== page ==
From Frank Colquhoun's Parish Prayers:
Almighty and everlasting God, we give thee humble thanks for the memory and good example of those who have laid down their lives in the service of our country. We bless thee for their courage and devotion, even unto death. Accept their sacrifice, we beseech thee; let it not be in vain that they have died in the cause of righteousness and honor; and in thy mercy send thy peace into the hearts of all men everywhere; through Jesus Christ our Lord. Amen.This special thanksgiving may be said before the General Thanksgiving at Morning Prayer or Evening Prayer or after the Collect of the Day or before the Blessing at Holy Communion. It also may be used by itself or in conjunction with other prayers at a special service to commemorate those who made the ultimate sacrifice in the service of their country. A two-minute silence may be observed after the prayer is said.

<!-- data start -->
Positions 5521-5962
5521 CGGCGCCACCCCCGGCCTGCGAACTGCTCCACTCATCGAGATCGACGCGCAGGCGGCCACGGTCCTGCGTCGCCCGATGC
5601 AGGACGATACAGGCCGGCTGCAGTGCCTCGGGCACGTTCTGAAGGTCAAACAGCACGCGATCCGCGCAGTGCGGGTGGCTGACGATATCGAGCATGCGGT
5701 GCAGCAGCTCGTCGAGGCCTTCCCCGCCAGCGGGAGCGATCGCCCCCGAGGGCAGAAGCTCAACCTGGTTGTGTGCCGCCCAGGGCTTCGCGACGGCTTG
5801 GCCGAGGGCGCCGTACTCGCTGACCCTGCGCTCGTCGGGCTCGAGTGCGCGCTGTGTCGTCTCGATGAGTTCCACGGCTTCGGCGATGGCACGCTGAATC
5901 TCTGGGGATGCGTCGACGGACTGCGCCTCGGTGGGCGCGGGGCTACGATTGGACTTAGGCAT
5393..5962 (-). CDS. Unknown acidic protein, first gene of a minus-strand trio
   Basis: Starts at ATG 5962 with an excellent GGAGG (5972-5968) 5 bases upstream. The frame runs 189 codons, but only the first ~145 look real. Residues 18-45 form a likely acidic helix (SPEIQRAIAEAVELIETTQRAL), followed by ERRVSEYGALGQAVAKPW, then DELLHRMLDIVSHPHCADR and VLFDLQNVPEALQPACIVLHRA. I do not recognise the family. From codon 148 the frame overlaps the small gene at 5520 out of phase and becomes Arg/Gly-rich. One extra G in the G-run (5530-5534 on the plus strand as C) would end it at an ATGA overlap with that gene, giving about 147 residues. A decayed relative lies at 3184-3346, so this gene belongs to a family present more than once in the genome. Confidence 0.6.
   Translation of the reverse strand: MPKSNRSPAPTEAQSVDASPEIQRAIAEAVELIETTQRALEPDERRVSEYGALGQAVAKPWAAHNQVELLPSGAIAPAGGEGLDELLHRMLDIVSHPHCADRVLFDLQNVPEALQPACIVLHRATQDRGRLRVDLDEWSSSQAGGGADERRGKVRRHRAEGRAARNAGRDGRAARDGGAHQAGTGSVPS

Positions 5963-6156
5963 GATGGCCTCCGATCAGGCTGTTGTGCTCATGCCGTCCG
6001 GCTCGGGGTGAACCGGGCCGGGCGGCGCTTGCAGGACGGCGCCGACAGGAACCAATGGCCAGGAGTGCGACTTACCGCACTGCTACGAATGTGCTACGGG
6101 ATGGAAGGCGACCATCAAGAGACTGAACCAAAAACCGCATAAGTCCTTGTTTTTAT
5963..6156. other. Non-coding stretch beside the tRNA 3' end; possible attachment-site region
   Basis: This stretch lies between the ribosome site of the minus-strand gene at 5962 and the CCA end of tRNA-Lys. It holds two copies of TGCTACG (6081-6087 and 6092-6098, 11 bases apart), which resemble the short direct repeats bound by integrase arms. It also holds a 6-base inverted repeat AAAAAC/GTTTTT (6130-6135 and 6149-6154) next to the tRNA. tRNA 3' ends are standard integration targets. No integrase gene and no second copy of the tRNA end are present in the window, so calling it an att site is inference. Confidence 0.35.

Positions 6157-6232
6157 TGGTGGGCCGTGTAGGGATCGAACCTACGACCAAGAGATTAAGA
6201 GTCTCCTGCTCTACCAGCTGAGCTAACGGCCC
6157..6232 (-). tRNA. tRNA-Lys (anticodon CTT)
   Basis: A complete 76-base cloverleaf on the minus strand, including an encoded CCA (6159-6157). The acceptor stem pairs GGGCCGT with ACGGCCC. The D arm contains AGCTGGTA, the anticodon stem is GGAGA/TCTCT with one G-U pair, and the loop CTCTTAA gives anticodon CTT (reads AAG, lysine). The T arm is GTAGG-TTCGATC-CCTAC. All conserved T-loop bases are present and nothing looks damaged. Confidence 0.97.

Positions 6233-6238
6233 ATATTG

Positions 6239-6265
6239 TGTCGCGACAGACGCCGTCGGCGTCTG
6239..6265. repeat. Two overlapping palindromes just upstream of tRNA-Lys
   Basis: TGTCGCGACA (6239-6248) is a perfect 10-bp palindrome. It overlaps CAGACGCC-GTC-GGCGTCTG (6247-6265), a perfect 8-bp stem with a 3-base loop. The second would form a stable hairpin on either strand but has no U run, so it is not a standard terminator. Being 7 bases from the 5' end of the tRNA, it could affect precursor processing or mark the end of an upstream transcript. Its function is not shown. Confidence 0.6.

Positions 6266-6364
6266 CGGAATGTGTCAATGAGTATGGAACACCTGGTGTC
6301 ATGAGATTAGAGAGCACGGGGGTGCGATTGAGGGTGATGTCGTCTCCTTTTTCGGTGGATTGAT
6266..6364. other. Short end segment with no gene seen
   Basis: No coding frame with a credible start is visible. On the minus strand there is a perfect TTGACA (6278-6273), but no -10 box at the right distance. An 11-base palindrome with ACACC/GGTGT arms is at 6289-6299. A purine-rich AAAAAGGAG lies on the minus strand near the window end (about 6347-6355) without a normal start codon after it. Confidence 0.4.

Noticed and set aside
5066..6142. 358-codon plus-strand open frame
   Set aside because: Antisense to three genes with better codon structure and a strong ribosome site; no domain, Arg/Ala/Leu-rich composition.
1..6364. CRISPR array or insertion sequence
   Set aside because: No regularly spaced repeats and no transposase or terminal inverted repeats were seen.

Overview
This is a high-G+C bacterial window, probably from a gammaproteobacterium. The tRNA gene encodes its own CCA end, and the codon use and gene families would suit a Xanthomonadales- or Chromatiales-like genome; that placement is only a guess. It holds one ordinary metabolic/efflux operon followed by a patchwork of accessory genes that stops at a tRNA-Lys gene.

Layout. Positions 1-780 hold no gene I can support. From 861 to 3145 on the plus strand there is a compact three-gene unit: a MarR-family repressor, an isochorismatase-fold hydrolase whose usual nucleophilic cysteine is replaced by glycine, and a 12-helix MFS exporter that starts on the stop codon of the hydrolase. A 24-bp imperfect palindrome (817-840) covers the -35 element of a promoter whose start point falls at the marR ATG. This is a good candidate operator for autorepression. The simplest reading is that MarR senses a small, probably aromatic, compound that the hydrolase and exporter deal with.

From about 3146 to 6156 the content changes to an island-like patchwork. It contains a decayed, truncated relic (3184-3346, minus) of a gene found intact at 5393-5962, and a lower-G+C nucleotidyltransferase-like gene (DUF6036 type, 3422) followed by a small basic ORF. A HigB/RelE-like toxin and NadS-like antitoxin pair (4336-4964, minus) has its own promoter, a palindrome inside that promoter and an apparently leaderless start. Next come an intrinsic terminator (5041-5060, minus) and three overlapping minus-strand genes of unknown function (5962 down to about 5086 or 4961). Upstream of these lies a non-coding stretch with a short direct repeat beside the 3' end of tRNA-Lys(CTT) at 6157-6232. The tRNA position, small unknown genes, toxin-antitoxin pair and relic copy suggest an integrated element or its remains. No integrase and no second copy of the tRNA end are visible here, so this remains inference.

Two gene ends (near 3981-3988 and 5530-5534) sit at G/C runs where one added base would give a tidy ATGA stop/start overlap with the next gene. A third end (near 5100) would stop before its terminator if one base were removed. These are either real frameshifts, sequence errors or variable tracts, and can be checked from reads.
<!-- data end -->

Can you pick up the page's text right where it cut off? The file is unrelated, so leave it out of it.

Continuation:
Rhapsody: A Shropshire Lad is one of the few works that George Butterworth did not destroy before he went to France. Butterworth was a promising English composer who was killed in the Battle of the Somme on August 5, 1916, one of many British soldiers that lost their lives in the Great War of 1914 -1918. Butterworth was shot by a sniper and was hastily buried in the side of a trench by his men. His remains were never recovered for more formal burial. He was posthumously awarded the Military Cross. His other surviving orchestral works are Two Idylls and The Banks of the Green Willow. Some regard The Banks of the Green Willow as synonymous with the sacrifice of Butterworth's generation and see this work as an anthem for all 'Unknown Soldiers'. With the Frenchman Albéric Magnard, the Spaniard Enrique Granados, and the German Rudi Stephan Butterworth may be one of the greatest loss to music from World War I. Playing Butterworth’s orchestral works is a fitting tribute to all who have died in the service of their country.